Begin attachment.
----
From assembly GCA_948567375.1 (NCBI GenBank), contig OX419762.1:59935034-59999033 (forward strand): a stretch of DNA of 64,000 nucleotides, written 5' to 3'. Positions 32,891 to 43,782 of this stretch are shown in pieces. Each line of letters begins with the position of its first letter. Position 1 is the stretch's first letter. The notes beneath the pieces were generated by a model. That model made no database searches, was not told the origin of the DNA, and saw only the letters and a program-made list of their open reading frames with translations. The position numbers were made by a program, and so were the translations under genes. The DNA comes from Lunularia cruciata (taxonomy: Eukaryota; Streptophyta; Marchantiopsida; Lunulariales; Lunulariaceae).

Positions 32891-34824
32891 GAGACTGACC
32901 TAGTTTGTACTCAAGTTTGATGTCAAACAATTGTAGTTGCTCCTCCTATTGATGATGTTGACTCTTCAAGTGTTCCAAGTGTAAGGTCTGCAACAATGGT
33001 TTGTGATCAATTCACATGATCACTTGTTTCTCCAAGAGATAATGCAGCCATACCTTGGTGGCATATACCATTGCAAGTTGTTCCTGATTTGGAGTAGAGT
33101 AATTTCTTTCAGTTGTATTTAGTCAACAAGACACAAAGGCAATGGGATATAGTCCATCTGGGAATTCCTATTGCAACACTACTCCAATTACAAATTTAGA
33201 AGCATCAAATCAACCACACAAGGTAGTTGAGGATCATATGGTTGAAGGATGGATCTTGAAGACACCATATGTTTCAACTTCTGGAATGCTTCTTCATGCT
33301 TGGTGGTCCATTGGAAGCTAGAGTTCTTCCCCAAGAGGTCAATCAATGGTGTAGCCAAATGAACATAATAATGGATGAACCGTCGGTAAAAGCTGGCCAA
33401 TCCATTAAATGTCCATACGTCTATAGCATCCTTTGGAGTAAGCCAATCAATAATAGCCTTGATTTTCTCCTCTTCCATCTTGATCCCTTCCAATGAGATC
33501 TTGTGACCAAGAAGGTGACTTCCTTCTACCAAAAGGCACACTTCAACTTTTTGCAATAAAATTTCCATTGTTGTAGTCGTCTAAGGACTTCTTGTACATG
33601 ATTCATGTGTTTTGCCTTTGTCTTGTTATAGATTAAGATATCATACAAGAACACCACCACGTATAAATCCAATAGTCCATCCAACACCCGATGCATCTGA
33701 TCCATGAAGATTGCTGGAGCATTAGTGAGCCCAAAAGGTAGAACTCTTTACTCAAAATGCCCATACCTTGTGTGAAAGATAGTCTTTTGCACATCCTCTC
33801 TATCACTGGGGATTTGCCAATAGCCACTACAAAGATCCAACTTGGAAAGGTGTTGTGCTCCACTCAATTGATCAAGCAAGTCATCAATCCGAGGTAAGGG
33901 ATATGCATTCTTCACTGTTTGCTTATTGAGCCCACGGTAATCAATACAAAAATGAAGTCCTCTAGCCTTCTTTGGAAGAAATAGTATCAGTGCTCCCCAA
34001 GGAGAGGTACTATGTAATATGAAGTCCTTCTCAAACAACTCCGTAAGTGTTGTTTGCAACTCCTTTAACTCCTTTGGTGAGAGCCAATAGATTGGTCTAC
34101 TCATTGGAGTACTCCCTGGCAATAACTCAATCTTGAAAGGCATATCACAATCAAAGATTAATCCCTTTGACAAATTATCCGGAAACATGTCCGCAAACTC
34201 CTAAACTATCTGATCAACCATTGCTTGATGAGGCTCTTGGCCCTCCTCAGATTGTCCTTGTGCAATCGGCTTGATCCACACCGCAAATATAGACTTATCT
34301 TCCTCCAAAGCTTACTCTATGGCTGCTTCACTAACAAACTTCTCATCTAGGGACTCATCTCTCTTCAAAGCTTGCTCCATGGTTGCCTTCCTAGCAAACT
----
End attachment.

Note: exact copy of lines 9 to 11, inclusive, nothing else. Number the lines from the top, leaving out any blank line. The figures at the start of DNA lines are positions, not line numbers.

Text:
33401 TCCATTAAATGTCCATACGTCTATAGCATCCTTTGGAGTAAGCCAATCAATAATAGCCTTGATTTTCTCCTCTTCCATCTTGATCCCTTCCAATGAGATC
33501 TTGTGACCAAGAAGGTGACTTCCTTCTACCAAAAGGCACACTTCAACTTTTTGCAATAAAATTTCCATTGTTGTAGTCGTCTAAGGACTTCTTGTACATG
33601 ATTCATGTGTTTTGCCTTTGTCTTGTTATAGATTAAGATATCATACAAGAACACCACCACGTATAAATCCAATAGTCCATCCAACACCCGATGCATCTGA